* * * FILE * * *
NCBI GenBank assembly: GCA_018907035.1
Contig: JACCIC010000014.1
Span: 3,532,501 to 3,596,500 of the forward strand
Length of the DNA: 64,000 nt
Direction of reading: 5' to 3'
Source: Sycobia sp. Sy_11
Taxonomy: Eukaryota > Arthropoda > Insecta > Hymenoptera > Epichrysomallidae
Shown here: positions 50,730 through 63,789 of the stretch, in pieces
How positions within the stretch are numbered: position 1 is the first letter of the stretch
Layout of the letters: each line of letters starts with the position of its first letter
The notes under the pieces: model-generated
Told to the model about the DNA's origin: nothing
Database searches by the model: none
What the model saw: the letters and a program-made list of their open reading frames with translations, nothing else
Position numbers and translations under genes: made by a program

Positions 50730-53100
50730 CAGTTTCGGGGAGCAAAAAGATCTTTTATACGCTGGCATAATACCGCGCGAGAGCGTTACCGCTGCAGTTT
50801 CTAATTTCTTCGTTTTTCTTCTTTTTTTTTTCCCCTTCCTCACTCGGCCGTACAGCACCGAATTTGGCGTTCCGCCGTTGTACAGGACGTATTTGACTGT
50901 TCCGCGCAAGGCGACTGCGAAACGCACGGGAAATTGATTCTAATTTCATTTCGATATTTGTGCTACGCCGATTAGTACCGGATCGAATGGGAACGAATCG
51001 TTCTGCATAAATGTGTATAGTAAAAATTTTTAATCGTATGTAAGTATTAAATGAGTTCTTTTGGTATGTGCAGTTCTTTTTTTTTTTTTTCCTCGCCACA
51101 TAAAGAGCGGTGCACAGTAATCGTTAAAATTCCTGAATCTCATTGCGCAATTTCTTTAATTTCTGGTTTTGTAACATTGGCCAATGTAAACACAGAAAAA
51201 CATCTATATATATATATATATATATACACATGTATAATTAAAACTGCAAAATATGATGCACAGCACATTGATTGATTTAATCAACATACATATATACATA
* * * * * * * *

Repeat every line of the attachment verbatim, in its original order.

NCBI GenBank assembly: GCA_018907035.1
Contig: JACCIC010000014.1
Span: 3,532,501 to 3,596,500 of the forward strand
Length of the DNA: 64,000 nt
Direction of reading: 5' to 3'
Source: Sycobia sp. Sy_11
Taxonomy: Eukaryota > Arthropoda > Insecta > Hymenoptera > Epichrysomallidae
Shown here: positions 50,730 through 63,789 of the stretch, in pieces
How positions within the stretch are numbered: position 1 is the first letter of the stretch
Layout of the letters: each line of letters starts with the position of its first letter
The notes under the pieces: model-generated
Told to the model about the DNA's origin: nothing
Database searches by the model: none
What the model saw: the letters and a program-made list of their open reading frames with translations, nothing else
Position numbers and translations under genes: made by a program

Positions 50730-53100
50730 CAGTTTCGGGGAGCAAAAAGATCTTTTATACGCTGGCATAATACCGCGCGAGAGCGTTACCGCTGCAGTTT
50801 CTAATTTCTTCGTTTTTCTTCTTTTTTTTTTCCCCTTCCTCACTCGGCCGTACAGCACCGAATTTGGCGTTCCGCCGTTGTACAGGACGTATTTGACTGT
50901 TCCGCGCAAGGCGACTGCGAAACGCACGGGAAATTGATTCTAATTTCATTTCGATATTTGTGCTACGCCGATTAGTACCGGATCGAATGGGAACGAATCG
51001 TTCTGCATAAATGTGTATAGTAAAAATTTTTAATCGTATGTAAGTATTAAATGAGTTCTTTTGGTATGTGCAGTTCTTTTTTTTTTTTTTCCTCGCCACA
51101 TAAAGAGCGGTGCACAGTAATCGTTAAAATTCCTGAATCTCATTGCGCAATTTCTTTAATTTCTGGTTTTGTAACATTGGCCAATGTAAACACAGAAAAA
51201 CATCTATATATATATATATATATATACACATGTATAATTAAAACTGCAAAATATGATGCACAGCACATTGATTGATTTAATCAACATACATATATACATA